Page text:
"I believe it's always a worthwhile endeavor to promote and boost the United States of America and invite the world to come see what we're all about," he said.
The people working for Chicago to win the games "put in their heart and soul into this bid," said Mr. Obama.
"I have no doubt that it was the strongest bid possible, and I'm proud that I was able to come in and help make that case in person," he said.
Conservative critics have suggested that the president should not have made the trip. House Minority Leader John Boehner knocked the president for "going to go off to Copenhagen when we've got serious issues here at home that need to be debated," while Republican National Committee chair said the move was "not necessarily helpful and doesn't, in my view instill the confidence in the American people that the focus is there on jobs, wealth creation and moving us beyond a recession to prosperity."
Some conservatives greeted the news that Chicago had lost the games as a rebuke of the president. "THE EGO HAS LANDED: WORLD REJECTS OBAMA" trumpeted the conservative Drudge Report Web site, while conservative blogger Erick Erickson of Redstate, as the Huffington Post noted, wrote this: "Hahahahaha. I thought the world would love us more now that Bush was gone. I thought if we whored ourselves out to our enemies, great things would happen. Apparently not. So Obama's pimped us to every two bit thug and dictator in the world, made promises to half the Olympic committee, and they did not even kiss him."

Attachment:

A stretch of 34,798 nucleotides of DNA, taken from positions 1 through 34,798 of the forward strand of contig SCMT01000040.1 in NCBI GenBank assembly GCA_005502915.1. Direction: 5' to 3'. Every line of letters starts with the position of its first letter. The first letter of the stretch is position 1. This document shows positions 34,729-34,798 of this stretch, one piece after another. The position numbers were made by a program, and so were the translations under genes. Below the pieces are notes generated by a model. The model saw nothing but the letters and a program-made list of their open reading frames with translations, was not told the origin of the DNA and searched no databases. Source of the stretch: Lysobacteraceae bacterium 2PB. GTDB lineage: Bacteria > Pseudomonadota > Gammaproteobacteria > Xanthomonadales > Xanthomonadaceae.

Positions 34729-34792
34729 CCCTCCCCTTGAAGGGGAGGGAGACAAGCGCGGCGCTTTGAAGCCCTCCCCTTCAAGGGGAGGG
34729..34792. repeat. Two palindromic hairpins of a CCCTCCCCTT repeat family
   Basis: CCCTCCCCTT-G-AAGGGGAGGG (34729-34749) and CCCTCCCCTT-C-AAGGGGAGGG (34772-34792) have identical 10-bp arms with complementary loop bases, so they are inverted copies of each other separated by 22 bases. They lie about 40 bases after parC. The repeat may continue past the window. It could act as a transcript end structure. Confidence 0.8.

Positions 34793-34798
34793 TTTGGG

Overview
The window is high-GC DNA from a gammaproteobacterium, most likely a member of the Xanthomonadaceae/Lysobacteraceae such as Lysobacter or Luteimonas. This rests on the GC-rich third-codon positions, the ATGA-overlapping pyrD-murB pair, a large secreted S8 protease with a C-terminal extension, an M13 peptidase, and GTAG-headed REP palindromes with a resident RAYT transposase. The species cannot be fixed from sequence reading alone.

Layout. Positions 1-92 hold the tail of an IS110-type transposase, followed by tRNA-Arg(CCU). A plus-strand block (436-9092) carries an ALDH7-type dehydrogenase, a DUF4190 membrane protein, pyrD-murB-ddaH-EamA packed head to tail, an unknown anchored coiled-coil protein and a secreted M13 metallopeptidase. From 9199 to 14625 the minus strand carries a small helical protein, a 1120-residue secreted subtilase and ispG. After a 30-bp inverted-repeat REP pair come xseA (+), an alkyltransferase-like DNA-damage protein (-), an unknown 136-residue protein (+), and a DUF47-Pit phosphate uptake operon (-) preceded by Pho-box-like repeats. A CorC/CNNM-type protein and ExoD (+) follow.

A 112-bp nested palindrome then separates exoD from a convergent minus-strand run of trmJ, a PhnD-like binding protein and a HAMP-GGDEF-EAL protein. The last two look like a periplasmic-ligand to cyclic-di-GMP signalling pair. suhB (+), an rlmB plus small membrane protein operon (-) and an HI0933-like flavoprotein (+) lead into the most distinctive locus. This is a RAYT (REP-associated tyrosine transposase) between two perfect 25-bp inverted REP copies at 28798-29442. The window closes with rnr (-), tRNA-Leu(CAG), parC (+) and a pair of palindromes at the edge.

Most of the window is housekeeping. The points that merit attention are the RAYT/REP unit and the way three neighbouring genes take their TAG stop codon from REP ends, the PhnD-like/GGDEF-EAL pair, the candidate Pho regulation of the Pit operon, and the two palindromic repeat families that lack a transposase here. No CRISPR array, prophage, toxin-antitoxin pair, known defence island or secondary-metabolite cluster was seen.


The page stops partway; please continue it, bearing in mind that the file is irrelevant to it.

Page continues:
In his remarks, the president congratulated Rio de Janeiro and said he told the Brazil's president "that our athletes will see him on the field of competition in 2016."
"One of the things that I think is most valuable about sports is that you can play a great game and still not win," he said. "And so, although I wish that we had come back with better news from Copenhagen, I could not be prouder of my home town of Chicago, the volunteers who were involved, Mayor Daley, the delegation and the American people for the extraordinary bid that we put forward."
Earlier on Air Force One, White House press secretary Robert Gibbs said Mr. Obama had seen the news on television and was disappointed.
"But I think he feels obviously proud of his wife for the presentation that she made, and doesn't shy away from promoting America in this event or in any other venue as a way to showcase this country," he said.
Asked if it was the right decision to make the trip, Gibbs said, "absolutely."
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